When We Die

john batho

When you die, whether you are spiritual or atheist, one thing seems quite likely – that you will see a departed loved one (your parents, your old friends) appear at your bedside in the hours or days before you pass.  Those who work with the dying believe they come to fetch you –  to whatever is next.

In this week’s New Yorker article entitled The Threshold, hospice worker Heather Meyerend explained that a third of her dying patients reported seeing  ‘people from their past appear in front of them as they lay in bed, often people who had died years before…it seems to the patient as though someone he loved who had gone on before had come back to accompany him to a life after.’

I suspect the real number of people who experience this is much higher, because in the hours and days before death the majority of the dying can barely speak and are barely conscious so would be unable to report back on what they are witnessing.

It blew my mind when a palliative care doctor told me two days before Laura died that she was reaching out for people in the room we couldn’t see  – ‘probably deceased loved ones. It is a sign she is preparing to pass’ the doctor said with a knowing smile.  I’ve asked many a hospice worker since about this phenomena and they all smile that same smile and nod. It is a truth which almost no-one outside the worlds of hospice, palliative care and death doulas talks about.  Probably for fear that their stories will be labeled as ‘agitated delirium’, which is what the New Yorker reporter dismissed Ms Meyerson’s patients as experiencing.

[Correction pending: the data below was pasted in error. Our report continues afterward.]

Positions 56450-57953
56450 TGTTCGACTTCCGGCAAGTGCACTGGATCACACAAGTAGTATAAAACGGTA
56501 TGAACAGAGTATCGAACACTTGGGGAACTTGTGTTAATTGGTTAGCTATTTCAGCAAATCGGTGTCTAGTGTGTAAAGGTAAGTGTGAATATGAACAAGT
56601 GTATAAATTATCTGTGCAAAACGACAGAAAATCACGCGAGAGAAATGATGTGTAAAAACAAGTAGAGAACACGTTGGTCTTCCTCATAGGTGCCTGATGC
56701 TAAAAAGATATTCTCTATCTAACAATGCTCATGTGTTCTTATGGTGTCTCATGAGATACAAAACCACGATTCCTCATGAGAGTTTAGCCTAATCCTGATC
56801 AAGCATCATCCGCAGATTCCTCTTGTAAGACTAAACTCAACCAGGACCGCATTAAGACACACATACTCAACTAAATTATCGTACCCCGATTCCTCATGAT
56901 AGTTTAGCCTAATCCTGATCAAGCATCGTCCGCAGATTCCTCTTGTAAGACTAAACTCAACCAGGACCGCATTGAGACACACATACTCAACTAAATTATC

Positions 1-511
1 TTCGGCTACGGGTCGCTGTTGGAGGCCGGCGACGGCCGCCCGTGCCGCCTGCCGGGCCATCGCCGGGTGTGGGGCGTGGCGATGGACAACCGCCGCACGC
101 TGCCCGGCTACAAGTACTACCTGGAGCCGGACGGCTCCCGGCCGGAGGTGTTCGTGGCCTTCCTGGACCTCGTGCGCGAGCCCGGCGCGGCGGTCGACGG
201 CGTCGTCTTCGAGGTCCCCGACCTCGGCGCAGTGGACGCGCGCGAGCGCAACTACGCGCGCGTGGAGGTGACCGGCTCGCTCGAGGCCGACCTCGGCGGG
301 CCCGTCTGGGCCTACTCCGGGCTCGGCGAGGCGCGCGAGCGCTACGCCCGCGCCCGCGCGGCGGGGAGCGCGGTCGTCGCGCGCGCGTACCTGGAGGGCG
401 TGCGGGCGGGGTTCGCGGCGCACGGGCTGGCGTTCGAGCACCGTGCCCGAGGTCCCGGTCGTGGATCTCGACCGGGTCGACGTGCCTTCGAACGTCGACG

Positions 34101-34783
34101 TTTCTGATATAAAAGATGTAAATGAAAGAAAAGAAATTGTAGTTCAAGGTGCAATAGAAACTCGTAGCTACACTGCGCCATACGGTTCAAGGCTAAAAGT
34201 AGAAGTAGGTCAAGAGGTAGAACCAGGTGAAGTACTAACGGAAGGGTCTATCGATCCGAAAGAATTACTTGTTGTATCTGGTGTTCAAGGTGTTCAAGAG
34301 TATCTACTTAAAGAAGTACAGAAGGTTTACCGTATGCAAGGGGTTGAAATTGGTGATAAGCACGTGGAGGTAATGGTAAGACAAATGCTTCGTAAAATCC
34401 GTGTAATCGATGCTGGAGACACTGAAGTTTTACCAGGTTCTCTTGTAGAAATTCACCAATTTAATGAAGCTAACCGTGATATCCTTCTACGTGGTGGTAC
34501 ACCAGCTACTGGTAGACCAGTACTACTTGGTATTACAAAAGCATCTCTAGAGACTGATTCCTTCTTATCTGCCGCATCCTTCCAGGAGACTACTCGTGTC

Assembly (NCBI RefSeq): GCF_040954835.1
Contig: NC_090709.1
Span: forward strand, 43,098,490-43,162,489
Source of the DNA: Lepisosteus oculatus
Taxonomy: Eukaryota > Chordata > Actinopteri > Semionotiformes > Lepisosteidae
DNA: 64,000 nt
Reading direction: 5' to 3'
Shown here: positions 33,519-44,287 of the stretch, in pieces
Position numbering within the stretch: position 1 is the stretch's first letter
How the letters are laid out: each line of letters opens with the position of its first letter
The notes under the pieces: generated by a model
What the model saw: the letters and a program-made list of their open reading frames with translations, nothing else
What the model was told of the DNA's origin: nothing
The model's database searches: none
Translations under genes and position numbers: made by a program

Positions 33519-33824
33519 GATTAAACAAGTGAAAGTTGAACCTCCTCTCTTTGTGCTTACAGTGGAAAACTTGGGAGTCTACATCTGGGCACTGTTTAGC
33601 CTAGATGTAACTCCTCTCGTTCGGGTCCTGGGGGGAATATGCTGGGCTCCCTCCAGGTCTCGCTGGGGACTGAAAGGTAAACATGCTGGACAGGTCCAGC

But anything that effects a third of us is huge. Scientists give their eye teeth for anything that effects even five percent of us.  My sister is doing chemo because it helps 1 in 20 people with her cancer.   Do these experiences get shunted aside because they are anecdotal?  Because they get tangled up with religion? Because we are afraid of the unknown?

If you want to read more about this, I suggest Dr Peter Fenwick’s wonderful book The Art of Dying.  Fenwick, a British neurologist who noticed his patients (both believers and non believers alike) were seeing departed loved ones before they died, spent over 30 years collecting these stories. I attended a lecture he gave at the New York Open Center’s Art of Dying Conference last year, where he simply handed over the microphone to audience members who had witnessed dying loved ones reaching out to invisible spirits in the room, and those who had connected with dying loved ones after they passed. It was one of the most astonishing events I’ve ever experienced.  The heartfelt and joy-filled stories of people criss-crossing back and forth between this world and whatever surrounds us felt almost miraculous.





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